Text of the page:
The latest advances in AI (GPT, LLM, Transformers, etc.) are like a Nokia phone in the ’90s – everyone could see the attraction, but no one could predict what it would lead to. The tech world has a new obsession with Large Language Models (LLMs), GPTs, and AI in general.
Guest author Jonathan Goldberg is the founder of D2D Advisory, a multifunctional consulting firm. Jonathan has developed growth strategies and alliances for companies in the mobile, networking, gaming and software industries.
Almost all of our news feeds are filled with AI content. We know many software startups that are told they have to have GPT-something in their product or they won’t get funded. And then, of course, the general media is consumed with stories about AI alarmism and various billionaires with their GPT musings. For our part, we’ve read a very large number of articles, blog posts, and even Stanford’s 300+ State of AI report.
Despite all this, we are not convinced.
There is no question that LLMs and transformers are technically important. The latest developments mark a major breakthrough in software capabilities. That being said, we’re not sure anyone really knows what to do with these abilities.
A few weeks ago we were speaking at the AI Edge Summit, where the organization’s chairman, Jeff Bier, said something that catalyzed our view of AI and GPT. In short, he said ChatGPT is like seeing the first Nokia phone back in the 1990s. We’d all heard of cell phones before, and for many, these Nokia devices were the first phone that looked like we might actually want to buy one. But at the same time, no one looking at the device would be able to predict what will ultimately result – 3G, mobile data, smartphones, the iPhone, apps and a total reorganization of our time and daily activities.
That seems like a good analogy for ChatGPT. It is useful. The first “AI” application that is useful for ordinary people, but will not change their life too significantly. For those who have been watching technology for a long time, it is clear that LLMs and transformers have immense potential, we may only be scratching the surface of what they can offer.
This has some implications for what happens next:
We are in the middle of a massive hype cycle. Without an incredible product surprise, this cycle will eventually fade into a valley of doubt and despair. It’s no coincidence that Sauron’s eyes of the media have turned so intensely to the AI while the rest of the bubble is collapsing. As always, the oracles at The Onion said it best. Nobody really knows what it all means. Perhaps there is a renegade genius sitting somewhere in her cabin or in his mother’s basement with a vision of 1,000 suns pointing the way forward. For everyone else, the future is much more uncertain. There are many people arguing (very quietly at the moment) that AI is a dead end, with ChatGPT being just the latest version of chat bots (remember when those were the hot thing? It was only a few years ago .) There are also AI maximalists currently building their Skynet secure bunkers in preparation for the upcoming AI apocalypse because LLMs are just so awesome. Of course, the reality lies somewhere in between. We must remember that AI is just software. These latest new tools are very powerful, but for the foreseeable future we should mainly just expect some aspects of how we interact with software to improve. Developers definitely seem to be reaping great benefits from tools like Microsoft’s Copilot. Everyone else can probably only expect better-written spam email content for now.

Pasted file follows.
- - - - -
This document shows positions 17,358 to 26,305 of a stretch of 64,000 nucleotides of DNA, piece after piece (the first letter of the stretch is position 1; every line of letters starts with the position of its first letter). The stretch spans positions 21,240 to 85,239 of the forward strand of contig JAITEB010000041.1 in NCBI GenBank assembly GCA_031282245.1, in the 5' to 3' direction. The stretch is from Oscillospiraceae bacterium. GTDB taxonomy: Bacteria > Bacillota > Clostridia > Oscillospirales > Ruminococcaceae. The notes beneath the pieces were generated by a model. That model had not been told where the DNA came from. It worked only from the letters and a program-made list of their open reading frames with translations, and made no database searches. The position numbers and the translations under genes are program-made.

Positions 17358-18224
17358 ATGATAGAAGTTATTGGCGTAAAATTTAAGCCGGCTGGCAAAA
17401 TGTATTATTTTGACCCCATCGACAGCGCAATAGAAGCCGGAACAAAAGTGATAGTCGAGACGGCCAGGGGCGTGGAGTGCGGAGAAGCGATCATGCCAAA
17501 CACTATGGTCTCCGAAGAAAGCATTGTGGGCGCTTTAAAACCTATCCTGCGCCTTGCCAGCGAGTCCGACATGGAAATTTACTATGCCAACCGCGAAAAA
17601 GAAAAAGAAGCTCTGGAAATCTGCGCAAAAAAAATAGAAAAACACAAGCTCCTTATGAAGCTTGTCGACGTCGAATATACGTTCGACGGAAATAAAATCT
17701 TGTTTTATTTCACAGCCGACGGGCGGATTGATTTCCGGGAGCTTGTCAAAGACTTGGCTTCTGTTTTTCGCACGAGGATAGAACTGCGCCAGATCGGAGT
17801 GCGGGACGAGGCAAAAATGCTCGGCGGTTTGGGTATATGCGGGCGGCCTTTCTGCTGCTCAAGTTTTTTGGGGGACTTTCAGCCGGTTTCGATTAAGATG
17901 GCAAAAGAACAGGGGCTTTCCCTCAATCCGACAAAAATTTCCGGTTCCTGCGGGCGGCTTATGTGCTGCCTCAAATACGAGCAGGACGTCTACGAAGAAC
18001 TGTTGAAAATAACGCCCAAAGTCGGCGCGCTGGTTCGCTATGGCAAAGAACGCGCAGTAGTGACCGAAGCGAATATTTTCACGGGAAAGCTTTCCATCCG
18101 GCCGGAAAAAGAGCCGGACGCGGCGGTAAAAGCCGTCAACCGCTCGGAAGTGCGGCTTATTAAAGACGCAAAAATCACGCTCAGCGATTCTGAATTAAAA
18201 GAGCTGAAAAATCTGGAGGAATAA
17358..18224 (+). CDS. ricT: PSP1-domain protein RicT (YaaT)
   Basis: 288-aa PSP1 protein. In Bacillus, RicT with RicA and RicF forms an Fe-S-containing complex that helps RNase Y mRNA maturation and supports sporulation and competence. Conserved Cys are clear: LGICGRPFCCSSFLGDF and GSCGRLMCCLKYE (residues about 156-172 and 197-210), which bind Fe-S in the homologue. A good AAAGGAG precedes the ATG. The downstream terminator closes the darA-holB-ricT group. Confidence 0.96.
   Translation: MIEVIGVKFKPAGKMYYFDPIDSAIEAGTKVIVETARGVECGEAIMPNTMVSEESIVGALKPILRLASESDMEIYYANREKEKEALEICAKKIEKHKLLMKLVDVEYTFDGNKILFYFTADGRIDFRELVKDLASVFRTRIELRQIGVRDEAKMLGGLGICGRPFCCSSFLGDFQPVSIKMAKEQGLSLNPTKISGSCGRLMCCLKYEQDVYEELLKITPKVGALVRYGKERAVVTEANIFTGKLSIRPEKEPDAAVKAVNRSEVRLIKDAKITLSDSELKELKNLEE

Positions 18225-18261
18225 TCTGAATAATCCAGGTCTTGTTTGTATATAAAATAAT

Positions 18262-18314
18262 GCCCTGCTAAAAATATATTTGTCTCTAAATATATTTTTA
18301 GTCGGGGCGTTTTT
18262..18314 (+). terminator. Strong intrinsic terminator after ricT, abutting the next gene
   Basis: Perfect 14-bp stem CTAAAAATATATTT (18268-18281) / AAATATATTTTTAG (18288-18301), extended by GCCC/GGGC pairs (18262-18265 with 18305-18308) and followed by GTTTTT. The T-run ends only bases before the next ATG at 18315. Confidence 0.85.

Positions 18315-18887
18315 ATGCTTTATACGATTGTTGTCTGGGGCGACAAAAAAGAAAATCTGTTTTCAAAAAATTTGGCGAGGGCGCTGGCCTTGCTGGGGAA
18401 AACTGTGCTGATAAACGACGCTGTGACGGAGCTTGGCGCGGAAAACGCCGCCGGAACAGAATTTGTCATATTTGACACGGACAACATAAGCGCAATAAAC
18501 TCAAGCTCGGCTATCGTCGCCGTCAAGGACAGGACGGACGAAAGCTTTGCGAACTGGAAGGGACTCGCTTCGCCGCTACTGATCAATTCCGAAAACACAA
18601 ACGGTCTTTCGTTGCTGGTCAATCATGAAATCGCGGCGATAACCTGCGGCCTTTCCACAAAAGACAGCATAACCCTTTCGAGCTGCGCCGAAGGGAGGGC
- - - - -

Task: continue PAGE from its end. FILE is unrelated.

We don’t want to be pessimistic, we shoot realistically. As far as we can tell, LLMs and GPT offer tremendous potential to handle really big data sets. Crucially, Transformers will likely allow us to query problems that were previously too big to tackle, or even data problems we didn’t even know existed before. Furthermore, there is an enticing possibility that these gains are self-reinforcing, a law of Moore’s for data analysis. This is important, albeit unexplored.
Finally, we believe everyone should take a more sober approach to the ethics and societal impact of these tools. We don’t normally cover this topic and would skip it here, apart from the fact that almost everyone concerned with these advances seems to be happily (perhaps intentionally) avoiding the topic.
We’re probably months away from being able to create highly realistic video of anything. anything. This will turn a lot of people’s heads, and perhaps we should take a more constructive approach to preparing the world at large for what this means. At the same time, the alarmists calling for a complete end to AI must face the reality that the ship has sailed.
All in all, we are very excited about these latest developments. After years of incremental SaaS improvements being hailed as “technology advances,” it’s exciting to have a truly compelling new capability ahead of us. We just wish everyone would take a breath.
Have you used ChatGPT to complete work-related tasks?